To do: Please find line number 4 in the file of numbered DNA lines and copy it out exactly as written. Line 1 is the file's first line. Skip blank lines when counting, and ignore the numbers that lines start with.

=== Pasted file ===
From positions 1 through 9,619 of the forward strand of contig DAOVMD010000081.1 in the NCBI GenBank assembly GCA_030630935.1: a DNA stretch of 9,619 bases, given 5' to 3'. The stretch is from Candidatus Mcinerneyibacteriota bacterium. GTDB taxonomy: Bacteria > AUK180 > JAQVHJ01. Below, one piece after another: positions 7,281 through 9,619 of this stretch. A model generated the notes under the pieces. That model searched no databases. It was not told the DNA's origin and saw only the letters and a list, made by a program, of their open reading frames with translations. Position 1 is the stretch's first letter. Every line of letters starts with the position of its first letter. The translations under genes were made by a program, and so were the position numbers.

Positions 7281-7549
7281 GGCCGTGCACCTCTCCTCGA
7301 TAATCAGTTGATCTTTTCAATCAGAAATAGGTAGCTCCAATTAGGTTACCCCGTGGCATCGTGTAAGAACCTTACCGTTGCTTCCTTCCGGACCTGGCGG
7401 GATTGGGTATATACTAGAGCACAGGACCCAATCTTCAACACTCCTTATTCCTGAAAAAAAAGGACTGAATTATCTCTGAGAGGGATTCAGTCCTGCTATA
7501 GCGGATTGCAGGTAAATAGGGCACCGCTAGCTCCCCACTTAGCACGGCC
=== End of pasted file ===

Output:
7301 TAATCAGTTGATCTTTTCAATCAGAAATAGGTAGCTCCAATTAGGTTACCCCGTGGCATCGTGTAAGAACCTTACCGTTGCTTCCTTCCGGACCTGGCGG